Geek Review: Polar

Netflix has quickly become a good source for original movies.  Heck, some of them are even great!

So, let’s take a look at a new one called Polar.

Duncan Vizla (Mads Mikkelsen) is an aging hitman nicknamed “the Black Keiser”.  He’s probably the deadliest man in his line of work, and he’s due to retire in a scant two weeks as required by his employers.  Upon retirement, he is due to collect a very large pension.  As he goes about his day to day life in a small, cold Montana town, he befriends his timid neighbor (Vanessa Hudgens) and takes on a last job or two.  However, there is a provision in his contract that says if he dies before he reaches the mandatory retirement age, the company can reclaim his pension in its entirety, and the head of the company, Mr. Blut (Matt Lucas), has a policy of having his assassins killed before they reach retirement age so he can claim their pensions as his own personal income.

Polar is based on a webcomic I’ve never read or even heard of prior to learning this movie existed.  And, quite frankly, if you guessed director Jonas Akerlund cut his teeth on music videos, well, you’d be right, and Polar sure does have a music video aesthetic going for it.  That’s not necessarily a bad thing.  This movie is like someone crossed John Wick with a Looney Tunes cartoon.  The characters, other than Duncan and Hudgens’ Camille, are goofy weirdos with homicidal edges.  Is it a good movie?  Maybe not so much “good” as “goofy”.  It’s over the top and probably not for everybody.  I liked it well enough, not enough to want to see it again, and I could easily see why a lot of other people wouldn’t.   The tone is sometimes inconsistent, as between shots of eccentric killers going about their business, we get moments where Duncan flashes back to a kill that apparently still haunts him.  The tone changes for no good reason, and Akerlund’s direction doesn’t exactly lend itself well to moments like that.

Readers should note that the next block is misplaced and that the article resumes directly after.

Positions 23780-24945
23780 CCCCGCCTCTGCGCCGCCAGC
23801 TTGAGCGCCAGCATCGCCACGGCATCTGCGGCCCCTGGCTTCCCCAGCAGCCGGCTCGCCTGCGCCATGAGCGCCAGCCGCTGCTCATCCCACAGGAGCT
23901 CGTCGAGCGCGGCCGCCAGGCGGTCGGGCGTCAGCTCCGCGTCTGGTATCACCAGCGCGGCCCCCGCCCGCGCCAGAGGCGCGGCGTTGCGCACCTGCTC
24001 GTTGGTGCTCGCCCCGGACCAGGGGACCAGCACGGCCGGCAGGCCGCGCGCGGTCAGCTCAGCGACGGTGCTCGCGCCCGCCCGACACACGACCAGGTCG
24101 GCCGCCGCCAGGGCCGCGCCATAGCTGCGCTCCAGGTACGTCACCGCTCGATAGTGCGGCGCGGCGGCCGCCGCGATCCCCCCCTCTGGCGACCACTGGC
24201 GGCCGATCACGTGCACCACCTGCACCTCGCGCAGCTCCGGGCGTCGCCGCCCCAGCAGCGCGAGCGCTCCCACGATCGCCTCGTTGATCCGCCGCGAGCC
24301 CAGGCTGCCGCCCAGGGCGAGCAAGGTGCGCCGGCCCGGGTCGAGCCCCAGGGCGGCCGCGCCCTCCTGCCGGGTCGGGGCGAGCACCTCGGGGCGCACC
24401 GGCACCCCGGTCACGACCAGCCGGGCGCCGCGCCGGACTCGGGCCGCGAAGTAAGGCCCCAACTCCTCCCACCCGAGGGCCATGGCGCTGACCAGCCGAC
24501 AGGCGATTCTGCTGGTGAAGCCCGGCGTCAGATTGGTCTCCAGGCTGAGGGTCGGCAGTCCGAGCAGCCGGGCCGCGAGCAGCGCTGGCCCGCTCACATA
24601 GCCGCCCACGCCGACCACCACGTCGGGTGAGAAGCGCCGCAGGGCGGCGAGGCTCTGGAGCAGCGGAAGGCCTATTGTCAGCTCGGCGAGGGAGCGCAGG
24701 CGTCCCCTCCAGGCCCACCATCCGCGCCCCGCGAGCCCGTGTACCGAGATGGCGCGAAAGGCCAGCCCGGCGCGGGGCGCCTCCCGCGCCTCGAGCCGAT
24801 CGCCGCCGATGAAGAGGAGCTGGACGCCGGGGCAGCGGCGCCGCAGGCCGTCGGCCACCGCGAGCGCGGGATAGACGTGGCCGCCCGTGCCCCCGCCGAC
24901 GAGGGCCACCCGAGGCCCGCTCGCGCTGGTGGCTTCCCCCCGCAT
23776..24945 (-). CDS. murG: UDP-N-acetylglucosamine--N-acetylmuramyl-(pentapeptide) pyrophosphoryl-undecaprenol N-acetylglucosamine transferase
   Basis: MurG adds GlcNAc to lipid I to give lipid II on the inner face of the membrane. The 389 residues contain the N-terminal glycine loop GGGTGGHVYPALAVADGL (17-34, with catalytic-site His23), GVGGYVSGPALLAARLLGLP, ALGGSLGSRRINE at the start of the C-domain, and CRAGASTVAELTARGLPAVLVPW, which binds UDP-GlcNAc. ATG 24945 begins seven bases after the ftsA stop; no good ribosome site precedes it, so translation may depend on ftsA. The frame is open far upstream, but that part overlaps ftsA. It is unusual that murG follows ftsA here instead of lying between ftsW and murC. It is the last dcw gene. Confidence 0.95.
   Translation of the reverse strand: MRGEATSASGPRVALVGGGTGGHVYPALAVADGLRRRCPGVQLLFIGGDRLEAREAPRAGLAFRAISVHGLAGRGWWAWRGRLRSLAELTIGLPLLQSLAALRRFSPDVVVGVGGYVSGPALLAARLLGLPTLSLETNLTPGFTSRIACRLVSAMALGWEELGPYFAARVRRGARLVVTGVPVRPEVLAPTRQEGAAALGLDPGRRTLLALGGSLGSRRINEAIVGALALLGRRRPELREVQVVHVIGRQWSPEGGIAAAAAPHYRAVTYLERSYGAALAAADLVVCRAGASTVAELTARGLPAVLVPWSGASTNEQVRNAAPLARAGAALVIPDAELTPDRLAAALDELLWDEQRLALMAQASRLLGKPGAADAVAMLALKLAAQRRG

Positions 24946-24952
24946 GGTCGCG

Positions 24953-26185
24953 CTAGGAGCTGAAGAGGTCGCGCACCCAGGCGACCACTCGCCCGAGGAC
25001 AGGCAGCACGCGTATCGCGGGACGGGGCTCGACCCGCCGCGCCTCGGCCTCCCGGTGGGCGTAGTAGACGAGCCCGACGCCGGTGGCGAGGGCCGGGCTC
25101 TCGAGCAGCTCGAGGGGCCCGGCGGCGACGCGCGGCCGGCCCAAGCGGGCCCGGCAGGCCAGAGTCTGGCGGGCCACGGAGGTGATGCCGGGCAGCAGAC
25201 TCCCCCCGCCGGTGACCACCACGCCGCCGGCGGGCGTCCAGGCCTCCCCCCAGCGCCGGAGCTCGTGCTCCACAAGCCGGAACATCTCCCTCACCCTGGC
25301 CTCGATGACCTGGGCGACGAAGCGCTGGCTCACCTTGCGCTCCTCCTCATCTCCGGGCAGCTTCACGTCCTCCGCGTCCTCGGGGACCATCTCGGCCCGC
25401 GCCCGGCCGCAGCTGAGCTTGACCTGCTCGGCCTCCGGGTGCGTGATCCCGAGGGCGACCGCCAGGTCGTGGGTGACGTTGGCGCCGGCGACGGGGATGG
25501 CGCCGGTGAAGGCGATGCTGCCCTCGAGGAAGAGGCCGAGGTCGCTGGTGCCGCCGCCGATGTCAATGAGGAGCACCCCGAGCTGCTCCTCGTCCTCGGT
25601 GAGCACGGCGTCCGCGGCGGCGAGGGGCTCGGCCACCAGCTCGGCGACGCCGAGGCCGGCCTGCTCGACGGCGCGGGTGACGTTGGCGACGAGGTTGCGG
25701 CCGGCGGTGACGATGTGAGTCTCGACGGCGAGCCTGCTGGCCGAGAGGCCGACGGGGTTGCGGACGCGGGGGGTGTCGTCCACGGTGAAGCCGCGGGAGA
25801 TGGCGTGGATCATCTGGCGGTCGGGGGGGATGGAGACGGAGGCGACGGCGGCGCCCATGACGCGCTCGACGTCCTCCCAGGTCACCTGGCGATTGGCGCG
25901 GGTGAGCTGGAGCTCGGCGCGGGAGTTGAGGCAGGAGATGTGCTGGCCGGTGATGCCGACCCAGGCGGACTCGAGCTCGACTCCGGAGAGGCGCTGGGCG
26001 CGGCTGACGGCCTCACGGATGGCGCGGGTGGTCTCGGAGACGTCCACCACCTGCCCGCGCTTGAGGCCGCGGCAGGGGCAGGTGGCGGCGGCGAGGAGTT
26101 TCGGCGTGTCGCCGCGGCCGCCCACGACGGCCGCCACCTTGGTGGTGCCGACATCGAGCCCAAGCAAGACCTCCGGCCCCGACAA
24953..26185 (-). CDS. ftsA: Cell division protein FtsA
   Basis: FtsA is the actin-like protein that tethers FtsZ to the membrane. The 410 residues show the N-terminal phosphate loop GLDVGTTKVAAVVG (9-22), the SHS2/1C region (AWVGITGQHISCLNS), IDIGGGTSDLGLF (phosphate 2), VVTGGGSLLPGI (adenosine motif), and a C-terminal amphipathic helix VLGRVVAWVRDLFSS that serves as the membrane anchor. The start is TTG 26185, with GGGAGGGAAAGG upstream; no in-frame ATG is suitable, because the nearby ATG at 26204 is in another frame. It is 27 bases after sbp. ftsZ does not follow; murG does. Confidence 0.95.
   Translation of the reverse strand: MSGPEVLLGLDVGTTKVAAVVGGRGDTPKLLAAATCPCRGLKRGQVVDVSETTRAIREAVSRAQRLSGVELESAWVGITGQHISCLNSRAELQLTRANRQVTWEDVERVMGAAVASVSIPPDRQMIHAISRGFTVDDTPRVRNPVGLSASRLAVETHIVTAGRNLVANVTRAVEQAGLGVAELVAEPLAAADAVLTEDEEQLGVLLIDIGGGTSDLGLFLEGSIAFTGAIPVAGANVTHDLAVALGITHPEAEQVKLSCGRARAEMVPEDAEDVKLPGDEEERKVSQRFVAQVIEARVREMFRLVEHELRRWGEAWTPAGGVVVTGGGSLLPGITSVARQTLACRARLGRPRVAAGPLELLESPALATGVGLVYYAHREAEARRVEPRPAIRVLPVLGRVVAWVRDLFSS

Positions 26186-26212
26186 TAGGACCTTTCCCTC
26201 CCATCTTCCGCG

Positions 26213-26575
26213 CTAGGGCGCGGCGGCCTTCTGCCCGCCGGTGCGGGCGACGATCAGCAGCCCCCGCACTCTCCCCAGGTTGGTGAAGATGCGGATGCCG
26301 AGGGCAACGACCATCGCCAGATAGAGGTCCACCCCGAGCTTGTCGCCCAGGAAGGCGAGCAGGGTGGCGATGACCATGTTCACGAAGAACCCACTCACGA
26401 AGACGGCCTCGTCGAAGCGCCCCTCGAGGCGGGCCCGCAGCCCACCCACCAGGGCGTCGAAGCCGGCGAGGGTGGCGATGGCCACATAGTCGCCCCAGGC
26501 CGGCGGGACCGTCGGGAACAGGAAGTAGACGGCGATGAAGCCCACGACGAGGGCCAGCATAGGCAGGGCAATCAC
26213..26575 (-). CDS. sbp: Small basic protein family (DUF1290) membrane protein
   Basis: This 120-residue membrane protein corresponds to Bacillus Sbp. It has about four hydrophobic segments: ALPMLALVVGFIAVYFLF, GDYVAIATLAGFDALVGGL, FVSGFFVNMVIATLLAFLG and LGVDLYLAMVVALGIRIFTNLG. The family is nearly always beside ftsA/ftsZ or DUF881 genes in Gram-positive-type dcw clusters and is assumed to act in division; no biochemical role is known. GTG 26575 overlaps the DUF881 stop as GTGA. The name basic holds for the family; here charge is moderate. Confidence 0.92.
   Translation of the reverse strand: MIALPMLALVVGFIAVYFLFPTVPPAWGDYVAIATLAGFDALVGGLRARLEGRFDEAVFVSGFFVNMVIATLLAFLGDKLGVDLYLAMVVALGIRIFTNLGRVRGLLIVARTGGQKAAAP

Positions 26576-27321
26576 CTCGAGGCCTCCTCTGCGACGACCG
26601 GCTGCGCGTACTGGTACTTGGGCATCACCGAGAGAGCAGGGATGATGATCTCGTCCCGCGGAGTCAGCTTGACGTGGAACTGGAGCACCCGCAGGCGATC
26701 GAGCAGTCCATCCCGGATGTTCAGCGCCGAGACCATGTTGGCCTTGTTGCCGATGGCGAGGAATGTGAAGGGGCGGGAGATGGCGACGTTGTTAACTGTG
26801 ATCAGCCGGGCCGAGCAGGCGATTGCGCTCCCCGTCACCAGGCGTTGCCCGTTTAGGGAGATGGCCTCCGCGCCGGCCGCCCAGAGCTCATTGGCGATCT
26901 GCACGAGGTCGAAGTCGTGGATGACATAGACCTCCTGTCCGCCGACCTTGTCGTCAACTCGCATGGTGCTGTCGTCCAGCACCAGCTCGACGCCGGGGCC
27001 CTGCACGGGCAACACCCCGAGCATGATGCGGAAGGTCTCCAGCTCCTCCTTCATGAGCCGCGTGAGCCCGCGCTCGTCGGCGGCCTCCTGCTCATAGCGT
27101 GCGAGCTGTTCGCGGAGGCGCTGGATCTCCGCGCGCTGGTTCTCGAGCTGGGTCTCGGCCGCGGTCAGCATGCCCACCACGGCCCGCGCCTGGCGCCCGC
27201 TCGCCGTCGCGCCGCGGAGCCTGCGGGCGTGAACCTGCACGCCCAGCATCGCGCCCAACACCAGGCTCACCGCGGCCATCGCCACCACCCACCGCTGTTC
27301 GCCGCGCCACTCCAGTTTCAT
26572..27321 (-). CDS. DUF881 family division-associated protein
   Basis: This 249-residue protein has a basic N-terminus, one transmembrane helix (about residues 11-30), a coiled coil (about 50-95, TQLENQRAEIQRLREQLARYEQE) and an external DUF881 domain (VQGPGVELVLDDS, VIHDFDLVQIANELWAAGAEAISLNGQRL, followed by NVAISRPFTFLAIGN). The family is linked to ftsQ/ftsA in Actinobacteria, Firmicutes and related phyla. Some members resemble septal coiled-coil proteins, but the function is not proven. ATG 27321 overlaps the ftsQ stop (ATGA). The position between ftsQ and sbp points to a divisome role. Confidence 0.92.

I suspect it will go down better if you know something about what you’re getting.  There’s a lot of extreme editing and good action choreography, and it mostly plays like a long music video.  7.5 out of 10 karaoke killers.


Defender of the faith, contributing writer, debonair man-about-town.

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